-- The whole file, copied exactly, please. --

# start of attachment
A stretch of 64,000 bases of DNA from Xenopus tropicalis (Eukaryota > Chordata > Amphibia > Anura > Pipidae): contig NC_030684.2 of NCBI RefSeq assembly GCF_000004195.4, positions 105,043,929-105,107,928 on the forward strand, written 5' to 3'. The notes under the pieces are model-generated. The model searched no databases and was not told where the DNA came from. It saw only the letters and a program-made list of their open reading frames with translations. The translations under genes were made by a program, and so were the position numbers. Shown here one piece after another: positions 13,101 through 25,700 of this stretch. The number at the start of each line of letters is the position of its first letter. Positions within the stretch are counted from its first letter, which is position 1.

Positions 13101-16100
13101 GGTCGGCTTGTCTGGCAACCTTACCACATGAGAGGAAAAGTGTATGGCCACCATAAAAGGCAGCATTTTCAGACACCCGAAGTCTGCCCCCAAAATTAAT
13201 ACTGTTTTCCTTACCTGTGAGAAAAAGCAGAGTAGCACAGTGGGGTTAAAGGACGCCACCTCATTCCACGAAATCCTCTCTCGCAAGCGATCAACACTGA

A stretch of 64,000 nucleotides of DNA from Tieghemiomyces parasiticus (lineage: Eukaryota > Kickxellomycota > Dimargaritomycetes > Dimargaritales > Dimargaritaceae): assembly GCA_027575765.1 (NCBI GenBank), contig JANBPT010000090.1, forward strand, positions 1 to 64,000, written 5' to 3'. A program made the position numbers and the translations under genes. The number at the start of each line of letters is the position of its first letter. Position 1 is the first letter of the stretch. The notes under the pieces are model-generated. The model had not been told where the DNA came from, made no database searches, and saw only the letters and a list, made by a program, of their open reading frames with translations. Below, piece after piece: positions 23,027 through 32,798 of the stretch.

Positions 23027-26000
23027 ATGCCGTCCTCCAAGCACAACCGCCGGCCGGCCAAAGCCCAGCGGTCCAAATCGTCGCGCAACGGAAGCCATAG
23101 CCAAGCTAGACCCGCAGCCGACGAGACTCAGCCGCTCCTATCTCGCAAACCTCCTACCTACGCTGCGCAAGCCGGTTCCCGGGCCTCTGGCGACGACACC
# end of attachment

A stretch of 64,000 bases of DNA from Xenopus tropicalis (Eukaryota > Chordata > Amphibia > Anura > Pipidae): contig NC_030684.2 of NCBI RefSeq assembly GCF_000004195.4, positions 105,043,929-105,107,928 on the forward strand, written 5' to 3'. The notes under the pieces are model-generated. The model searched no databases and was not told where the DNA came from. It saw only the letters and a program-made list of their open reading frames with translations. The translations under genes were made by a program, and so were the position numbers. Shown here one piece after another: positions 13,101 through 25,700 of this stretch. The number at the start of each line of letters is the position of its first letter. Positions within the stretch are counted from its first letter, which is position 1.

Positions 13101-16100
13101 GGTCGGCTTGTCTGGCAACCTTACCACATGAGAGGAAAAGTGTATGGCCACCATAAAAGGCAGCATTTTCAGACACCCGAAGTCTGCCCCCAAAATTAAT
13201 ACTGTTTTCCTTACCTGTGAGAAAAAGCAGAGTAGCACAGTGGGGTTAAAGGACGCCACCTCATTCCACGAAATCCTCTCTCGCAAGCGATCAACACTGA

A stretch of 64,000 nucleotides of DNA from Tieghemiomyces parasiticus (lineage: Eukaryota > Kickxellomycota > Dimargaritomycetes > Dimargaritales > Dimargaritaceae): assembly GCA_027575765.1 (NCBI GenBank), contig JANBPT010000090.1, forward strand, positions 1 to 64,000, written 5' to 3'. A program made the position numbers and the translations under genes. The number at the start of each line of letters is the position of its first letter. Position 1 is the first letter of the stretch. The notes under the pieces are model-generated. The model had not been told where the DNA came from, made no database searches, and saw only the letters and a list, made by a program, of their open reading frames with translations. Below, piece after piece: positions 23,027 through 32,798 of the stretch.

Positions 23027-26000
23027 ATGCCGTCCTCCAAGCACAACCGCCGGCCGGCCAAAGCCCAGCGGTCCAAATCGTCGCGCAACGGAAGCCATAG
23101 CCAAGCTAGACCCGCAGCCGACGAGACTCAGCCGCTCCTATCTCGCAAACCTCCTACCTACGCTGCGCAAGCCGGTTCCCGGGCCTCTGGCGACGACACC